At the time of the October 2007 incident, Blatt was employed by Manpower Inc., a global staffing-services agency with a branch office in Pottsville.
Manpower placed Blatt at Sapa Industrial Extrusions, a manufacturer of aluminum products in Cressona, where she earned about $10 an hour as a temporary factory worker.
Blatt worked at Sapa for about a month, before allegedly being told by a supervisor that she wasn’t physically well enough to work at the job and was no longer needed at Sapa, she said.
After being discharged from Sapa, Blatt said she personally visited Manpower’s branch office in Pottsville, in an attempt to return to work.
Irene Kudziela, branch manager of Manpower’s Pottsville office, allegedly told Blatt that a letter from her surgeon documenting her gender-reassignment surgery — along with a photograph of her genital area — would be necessary before she could return to Sapa.
Blatt, 28, said she found the request “repugnant” and “disgusting,” and declined to comply. She viewed the request as a form of sexual harassment, she added.
“I was shocked and disgusted,” Blatt said. “It felt like I was being reduced to a mere sex object. I was trying to work there in a dignified and private manner, but my dignity and privacy were constantly being violated.”
Kudziela declined to comment for this story.
Frank Koller, human-resources manager at Sapa, also declined to comment.
Blatt filed bias complaints against Sapa and Manpower with the Pennsylvania Human Relations Commission, alleging wrongful discharge based on sex and disability. She said her disability is gender dysphoria.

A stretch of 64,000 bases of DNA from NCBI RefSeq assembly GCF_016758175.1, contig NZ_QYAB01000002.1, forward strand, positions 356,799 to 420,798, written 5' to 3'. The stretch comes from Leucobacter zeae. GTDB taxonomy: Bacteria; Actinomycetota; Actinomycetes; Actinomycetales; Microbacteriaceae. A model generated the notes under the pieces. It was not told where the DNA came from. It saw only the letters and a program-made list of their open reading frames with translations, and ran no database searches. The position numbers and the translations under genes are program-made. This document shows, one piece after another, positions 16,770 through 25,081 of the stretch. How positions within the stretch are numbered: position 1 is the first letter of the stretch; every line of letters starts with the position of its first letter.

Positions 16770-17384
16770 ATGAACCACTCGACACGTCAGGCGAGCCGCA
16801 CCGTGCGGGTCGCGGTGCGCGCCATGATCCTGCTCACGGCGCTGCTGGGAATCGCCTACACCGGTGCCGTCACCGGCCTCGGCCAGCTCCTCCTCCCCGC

The complaints remain under investigation, said Shannon Powers, a spokesperson for the PHRC.
Bethany Perkins, a spokesperson for Manpower Inc., said she couldn’t comment on the specifics of Blatt’s complaints. But she said Manpower is committed to ensuring a safe and non-exploitive work environment.
“The biggest thing to remember is that we’re absolutely committed to the safety and security of our workforce, including the transgender members of our workforce,” Perkins said. “We’re committed to having diversity in our workforce.”
In the aftermath of the incident, Blatt said she’s been denied future work opportunities at both Manpower and Sapa. Now unemployed, she said she wants to return to work at Sapa.
“I’m hoping I’ll be hired permanently by Sapa, possibly as a diversity trainer,” Blatt said. “I want these companies to stop looking at people like me as if we’re the worst evil there is. We’re valuable human beings who have a lot to offer these companies. Given the chance, we could be turned into great advocates for these companies.”
In response to Blatt’s allegation that she’s been banned from future employment at Manpower, Perkins said: “That would happen with anyone we went through a termination process with. That’s our policy for anybody that’s been terminated. What’s under question is whether it was a wrongful termination.”
Rue Landau, executive director of the Philadelphia Commission on Human Relations, said she couldn’t comment on the specifics of Blatt’s complaints.
But, she said, the PCHR has developed a workplace-training program dealing with transgender issues, which is available to area employers upon request.
“We partner with local trans groups when training employers,” Landau said. “We provide guidelines and advisory training materials, which would be helpful to any employer dealing with this issue.”
Landau said the PCHR offers the service free of charge. “If we can, we’ll go anywhere,” she added. “We’re fully willing to help on this.”
Timothy Cwiek can be reached at (215) 625-8501 ext. 208.